Donor Story

Being that one in a million chance

Fraser, a blood stem cell donor, shares his donation highs and lows


Fraser, who lives in London, donated his blood stem cells to a blood cancer patient in January 2023. A key motivation for Fraser to register as a donor was learning that there is a real need for more donors of black African and Caribbean backgrounds.

“My friends have changed the name of our WhatsApp group to ‘Fraser is a lifesaver’. Hopefully, me doing this will help someone else sign up and go on to save a life.”

In high demand

Right now, there are over 2,000 blood cancer and blood disorder patients in the UK in need of a blood stem cell donation from an unrelated donor.

After other therapies have been unsuccessful, a blood stem cell donation is often their best hope of a second chance at life. A person is most likely to be matched with someone from the same ethnic background; donors of African, Caribbean and other black heritage are always in high demand. Certain illnesses, such as multiple myeloma and sickle cell disease, disproportionately affect people from these backgrounds.

“When I got the call, I was over the moon. I thought, ‘This is awesome, I’m going to save a life! Actually, am I? What do I do?’ I had lots of questions. I wanted to know what the rest of the process was.”

Ready to become a potential lifesaver? Join the register now

Giving a lifesaving donation

Once a donor is matched with a patient, they will go through medical checks before donating their stem cells, typically from a line in their arm. The person’s stem cell level will return to normal shortly after donation.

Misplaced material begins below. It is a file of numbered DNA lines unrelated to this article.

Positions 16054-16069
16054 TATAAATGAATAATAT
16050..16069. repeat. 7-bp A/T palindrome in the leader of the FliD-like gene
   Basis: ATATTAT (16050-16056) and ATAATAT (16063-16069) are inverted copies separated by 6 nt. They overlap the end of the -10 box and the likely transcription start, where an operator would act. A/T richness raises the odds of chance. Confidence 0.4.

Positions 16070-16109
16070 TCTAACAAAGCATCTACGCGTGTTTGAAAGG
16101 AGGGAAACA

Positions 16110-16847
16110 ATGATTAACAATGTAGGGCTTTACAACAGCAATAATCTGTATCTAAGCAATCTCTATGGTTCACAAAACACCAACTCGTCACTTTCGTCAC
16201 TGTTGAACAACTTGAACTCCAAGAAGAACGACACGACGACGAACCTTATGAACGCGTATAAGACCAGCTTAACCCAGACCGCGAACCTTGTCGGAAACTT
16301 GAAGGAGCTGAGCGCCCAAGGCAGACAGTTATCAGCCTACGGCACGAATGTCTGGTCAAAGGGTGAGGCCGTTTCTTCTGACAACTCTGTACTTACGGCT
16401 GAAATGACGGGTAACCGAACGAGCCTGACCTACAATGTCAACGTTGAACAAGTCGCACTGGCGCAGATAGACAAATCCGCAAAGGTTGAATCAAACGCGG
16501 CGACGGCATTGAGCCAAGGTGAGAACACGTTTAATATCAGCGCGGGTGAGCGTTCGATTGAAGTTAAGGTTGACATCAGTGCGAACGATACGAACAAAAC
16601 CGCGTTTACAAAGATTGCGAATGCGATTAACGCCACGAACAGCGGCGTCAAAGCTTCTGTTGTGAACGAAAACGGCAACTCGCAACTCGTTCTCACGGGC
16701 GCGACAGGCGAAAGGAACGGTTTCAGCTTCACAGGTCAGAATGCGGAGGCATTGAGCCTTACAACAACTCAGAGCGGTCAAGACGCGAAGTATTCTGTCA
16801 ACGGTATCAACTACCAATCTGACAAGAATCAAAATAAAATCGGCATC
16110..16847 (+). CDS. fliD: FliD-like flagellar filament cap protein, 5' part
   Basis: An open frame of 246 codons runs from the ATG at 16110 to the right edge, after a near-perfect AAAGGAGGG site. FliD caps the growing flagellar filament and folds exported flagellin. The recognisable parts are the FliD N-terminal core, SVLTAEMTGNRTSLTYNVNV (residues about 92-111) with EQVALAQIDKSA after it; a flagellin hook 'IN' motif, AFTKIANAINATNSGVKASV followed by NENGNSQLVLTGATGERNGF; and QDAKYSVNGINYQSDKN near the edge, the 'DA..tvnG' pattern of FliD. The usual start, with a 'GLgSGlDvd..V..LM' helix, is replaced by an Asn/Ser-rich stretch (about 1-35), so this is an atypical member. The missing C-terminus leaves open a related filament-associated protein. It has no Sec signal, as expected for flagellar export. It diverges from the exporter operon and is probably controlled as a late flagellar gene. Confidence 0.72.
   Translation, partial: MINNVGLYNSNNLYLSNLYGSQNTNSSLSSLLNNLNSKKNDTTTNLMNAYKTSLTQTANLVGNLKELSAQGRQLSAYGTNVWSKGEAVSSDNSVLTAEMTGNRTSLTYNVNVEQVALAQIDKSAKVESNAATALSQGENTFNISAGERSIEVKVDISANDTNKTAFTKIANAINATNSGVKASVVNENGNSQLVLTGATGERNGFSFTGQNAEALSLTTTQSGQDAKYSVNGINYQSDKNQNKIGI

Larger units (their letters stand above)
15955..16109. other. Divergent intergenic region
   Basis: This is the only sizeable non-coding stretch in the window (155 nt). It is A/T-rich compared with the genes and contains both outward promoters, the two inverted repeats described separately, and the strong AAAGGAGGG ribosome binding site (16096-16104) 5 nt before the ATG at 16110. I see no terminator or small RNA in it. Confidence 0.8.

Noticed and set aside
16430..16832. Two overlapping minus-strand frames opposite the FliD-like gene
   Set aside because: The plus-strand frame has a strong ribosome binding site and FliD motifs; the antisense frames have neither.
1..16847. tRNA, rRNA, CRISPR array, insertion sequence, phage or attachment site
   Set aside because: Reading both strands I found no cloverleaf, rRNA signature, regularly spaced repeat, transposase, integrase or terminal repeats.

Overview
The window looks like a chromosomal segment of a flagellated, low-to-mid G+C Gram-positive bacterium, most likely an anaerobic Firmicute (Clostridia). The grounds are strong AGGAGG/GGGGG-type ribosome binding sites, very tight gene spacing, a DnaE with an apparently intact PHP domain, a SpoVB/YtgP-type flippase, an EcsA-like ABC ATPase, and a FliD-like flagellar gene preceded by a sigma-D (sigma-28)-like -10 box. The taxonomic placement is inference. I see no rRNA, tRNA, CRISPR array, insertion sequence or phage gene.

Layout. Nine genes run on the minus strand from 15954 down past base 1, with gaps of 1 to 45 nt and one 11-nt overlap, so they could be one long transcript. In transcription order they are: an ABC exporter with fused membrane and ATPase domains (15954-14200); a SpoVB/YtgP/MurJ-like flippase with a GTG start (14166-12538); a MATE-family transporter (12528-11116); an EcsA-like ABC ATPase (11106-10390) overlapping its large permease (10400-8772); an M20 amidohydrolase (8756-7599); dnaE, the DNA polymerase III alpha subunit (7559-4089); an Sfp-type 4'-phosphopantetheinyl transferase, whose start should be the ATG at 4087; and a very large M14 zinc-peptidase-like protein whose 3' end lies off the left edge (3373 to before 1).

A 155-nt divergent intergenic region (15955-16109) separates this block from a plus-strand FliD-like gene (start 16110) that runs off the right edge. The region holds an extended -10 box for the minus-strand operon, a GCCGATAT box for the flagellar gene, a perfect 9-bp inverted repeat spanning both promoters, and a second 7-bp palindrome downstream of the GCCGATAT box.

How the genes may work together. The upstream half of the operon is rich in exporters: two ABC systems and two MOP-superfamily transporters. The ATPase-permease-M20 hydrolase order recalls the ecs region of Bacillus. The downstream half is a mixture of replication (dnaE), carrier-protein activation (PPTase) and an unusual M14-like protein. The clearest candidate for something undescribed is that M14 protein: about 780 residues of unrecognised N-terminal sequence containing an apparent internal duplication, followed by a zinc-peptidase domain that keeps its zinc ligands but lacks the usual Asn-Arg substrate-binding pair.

“I was just really excited to do it. The only time I started thinking ‘hold on’ was when I was in hospital for pre-transplant checks and they took the samples. I had to have a neckline which made me a bit more nervous. The experience was physically fine but more of a psychological battle - even more rewarding knowing I had been through something rather than just giving away what I didn’t need.

“The staff at DKMS were really helpful. They took the time to explain things to me, answer all my questions, reassuring me if I was being a wuss! I also had a call from a doctor to walk me through the experience too.

“On the donation day, the staff at the transplant centre were very nice and accommodating. I was tired but by the next day I was back to normal. I haven’t had any side effects post-donation. I wasn’t sure how taxing donating would be so I made some healthy lifestyle changes to help me prepare and now I’m better off for the experience.”

Fraser undergoing pre-donation medical tests

Finding support

DKMS provides support for donors every step of the way including transport, accommodation, childcare and a letter to your employer if you will need time away from work.

“My work was really great about giving me the time off for the process and recovery. I didn’t need more than my normal sick leave policy anyway. One of our values is to make an impact that matters every day and this definitely counts towards that.

“I didn’t find out anything about my patient until after I donated. I kept wondering what kind of person it could be as it could be anyone in the world. I found out it was an adult woman in the UK which is amazing. Who knows, it could be someone I know.

“It’s a nice thought that comes up from time to time that I have done this thing for someone. It feels like I’ve already achieved something great in 2023 and also in life.

“I was always given the option to stop if I didn’t feel comfortable to continue with the donation. You’ll get the ‘feel good feeling’ if you sign up to the register and it’s always your choice to go on to donate. So, my advice? Do it!”

You could be someone’s one in a million

If you are aged 17-55 and in good general health, you could be a potential lifesaver for someone with blood cancer. It's easy - start by registering for your home swab kit!

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